How ‘Better Call Saul’ Created ‘Messed up’ Opening Titles
As Better Call Saul comes to an end, some fans still have questions about the very beginning. Namely, the opening titles that precede every episode. The twangs of the theme song accompany images of a pay phone and the Statue of Liberty, in low grade video as this was still the VHS era.
Assistant Editor Curtis Thurber was on Better Call Saul when they devised the opening title sequence. He appeared on the July 5 episode of the Better Call Saul Insider podcast to discuss the topic with Chris McCaleb. Better Call Saul Season 6 airs Monday nights at 9 p.m. on AMC.
The ‘Better Call Saul’ opening titles began with ‘Breaking Bad’
Since Better Call Saul is a prequel to Breaking Bad, the creators wanted to draw on some familiar imagery. It’s the story of how Jimmy McGill (Bob Odenkirk) became Saul Goodman, but they began with images fans might associate with Saul.
“My recollection is that the imagery was all discussed in the room and it was sort of a brainstorming approach in terms of figuring out what the most iconic Saul Goodman imagery was or could be,” Thurber said on Better Call Saul Insider. “Things that would immediately take you back to that character from Breaking Bad.”
‘Better Call Saul’ co-creator Vince Gilligan encouraged them to ‘f*** it up.’
The Better Call Saul opening titles are a bit unsettling, and that’s on purpose. It makes a lot more sense once you start watching the shady mechanics that led Jimmy astray. Breaking Bad creator Vince Gilligan wanted that for Better Call Saul.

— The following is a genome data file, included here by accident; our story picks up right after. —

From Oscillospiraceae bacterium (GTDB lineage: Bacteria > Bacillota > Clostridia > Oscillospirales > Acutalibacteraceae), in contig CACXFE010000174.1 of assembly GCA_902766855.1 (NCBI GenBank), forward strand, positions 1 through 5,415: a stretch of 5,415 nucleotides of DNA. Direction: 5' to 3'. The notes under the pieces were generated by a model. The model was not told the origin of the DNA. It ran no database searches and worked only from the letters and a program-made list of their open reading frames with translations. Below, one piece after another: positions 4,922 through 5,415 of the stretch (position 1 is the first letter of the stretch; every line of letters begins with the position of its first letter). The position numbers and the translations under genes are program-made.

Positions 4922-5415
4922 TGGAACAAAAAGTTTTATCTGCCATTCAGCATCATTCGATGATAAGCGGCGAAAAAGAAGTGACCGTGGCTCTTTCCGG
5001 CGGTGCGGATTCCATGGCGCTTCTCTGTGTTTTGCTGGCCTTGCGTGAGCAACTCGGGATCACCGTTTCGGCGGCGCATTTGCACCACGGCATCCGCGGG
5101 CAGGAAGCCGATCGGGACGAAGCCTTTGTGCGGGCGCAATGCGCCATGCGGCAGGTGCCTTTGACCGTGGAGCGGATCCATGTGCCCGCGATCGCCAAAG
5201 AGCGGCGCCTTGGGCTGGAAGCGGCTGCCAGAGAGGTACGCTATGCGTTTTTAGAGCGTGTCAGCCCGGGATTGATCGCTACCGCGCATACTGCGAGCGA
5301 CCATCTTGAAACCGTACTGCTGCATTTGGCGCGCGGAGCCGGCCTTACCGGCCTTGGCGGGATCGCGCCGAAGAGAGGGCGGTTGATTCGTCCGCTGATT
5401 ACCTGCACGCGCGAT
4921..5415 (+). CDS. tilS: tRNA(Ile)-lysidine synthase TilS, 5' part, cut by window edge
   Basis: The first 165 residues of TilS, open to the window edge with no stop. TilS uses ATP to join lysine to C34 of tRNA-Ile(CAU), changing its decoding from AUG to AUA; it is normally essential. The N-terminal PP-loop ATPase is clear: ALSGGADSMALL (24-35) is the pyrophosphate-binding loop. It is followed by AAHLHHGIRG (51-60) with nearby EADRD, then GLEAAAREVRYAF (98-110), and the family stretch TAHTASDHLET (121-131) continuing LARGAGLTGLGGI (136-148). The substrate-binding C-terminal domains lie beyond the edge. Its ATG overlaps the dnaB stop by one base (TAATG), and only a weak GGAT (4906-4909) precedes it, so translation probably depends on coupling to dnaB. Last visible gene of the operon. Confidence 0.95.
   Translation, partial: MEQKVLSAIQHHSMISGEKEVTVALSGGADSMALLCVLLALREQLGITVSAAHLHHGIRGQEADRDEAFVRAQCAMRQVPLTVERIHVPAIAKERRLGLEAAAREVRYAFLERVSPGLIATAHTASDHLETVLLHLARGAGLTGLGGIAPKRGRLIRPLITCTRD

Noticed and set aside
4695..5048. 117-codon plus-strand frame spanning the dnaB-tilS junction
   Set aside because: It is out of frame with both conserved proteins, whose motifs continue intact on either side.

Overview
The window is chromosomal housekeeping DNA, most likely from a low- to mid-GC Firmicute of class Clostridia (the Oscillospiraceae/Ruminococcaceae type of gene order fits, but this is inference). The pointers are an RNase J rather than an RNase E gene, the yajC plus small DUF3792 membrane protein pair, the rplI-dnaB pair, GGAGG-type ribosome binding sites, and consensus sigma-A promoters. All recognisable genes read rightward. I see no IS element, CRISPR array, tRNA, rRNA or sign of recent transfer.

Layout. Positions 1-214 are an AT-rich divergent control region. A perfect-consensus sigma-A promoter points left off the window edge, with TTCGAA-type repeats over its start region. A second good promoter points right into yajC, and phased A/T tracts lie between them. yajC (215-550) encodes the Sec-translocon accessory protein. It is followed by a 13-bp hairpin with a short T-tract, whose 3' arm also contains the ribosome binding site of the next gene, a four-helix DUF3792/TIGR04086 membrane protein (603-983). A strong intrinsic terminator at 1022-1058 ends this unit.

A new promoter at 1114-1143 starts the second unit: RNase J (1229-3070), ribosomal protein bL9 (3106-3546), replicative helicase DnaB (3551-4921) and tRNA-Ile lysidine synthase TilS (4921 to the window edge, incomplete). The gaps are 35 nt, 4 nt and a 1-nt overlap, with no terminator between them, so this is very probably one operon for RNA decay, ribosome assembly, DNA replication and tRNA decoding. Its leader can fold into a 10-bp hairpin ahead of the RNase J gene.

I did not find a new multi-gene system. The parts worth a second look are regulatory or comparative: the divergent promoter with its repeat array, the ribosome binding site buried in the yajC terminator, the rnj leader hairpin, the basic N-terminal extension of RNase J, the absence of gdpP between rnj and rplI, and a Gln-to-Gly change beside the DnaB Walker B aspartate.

“The directive was kind of a nebulous idea,” McCaleb said. “I remember you really zeroing in on that sort of f***ed up staccato weird quality and then Vince especially seeing that and going, ‘Go further. Make it more messed up. Speed the footage up. Spin it around and f***it up.’”
They used outdated technology
Better Call Saul took place in 2002 at the beginning. There were already advanced digital video effects in 2002, but Jimmy McGill would be a little further behind the curve.
“That was the fun part was we knew Saul as a character from Breaking Bad and pulling at those threads by itself was fun,” Thurber said. “Obviously we had some sort of inspiration in terms of his videos, the Saul videos that were made for Breaking Bad were always very much in that same style where they were low fi, low production value. So that was a starting off point.”
Better Call Saul used AVID video effects, which is at best the top of the line software that Jimmy could’ve used.
“There are a number of effects that we had access to just in the AVID,” Thurber said. “Normally for a main title, you’d go to a lot more advanced graphics software. But the idea all along was why would we do that when Saul wouldn’t have that ability? We kind of kept everything in house partly for that reason. So it was just throwing the kitchen sink at it. Really? You want to push it this far? It’s this awesome memorable thing that came out of that.”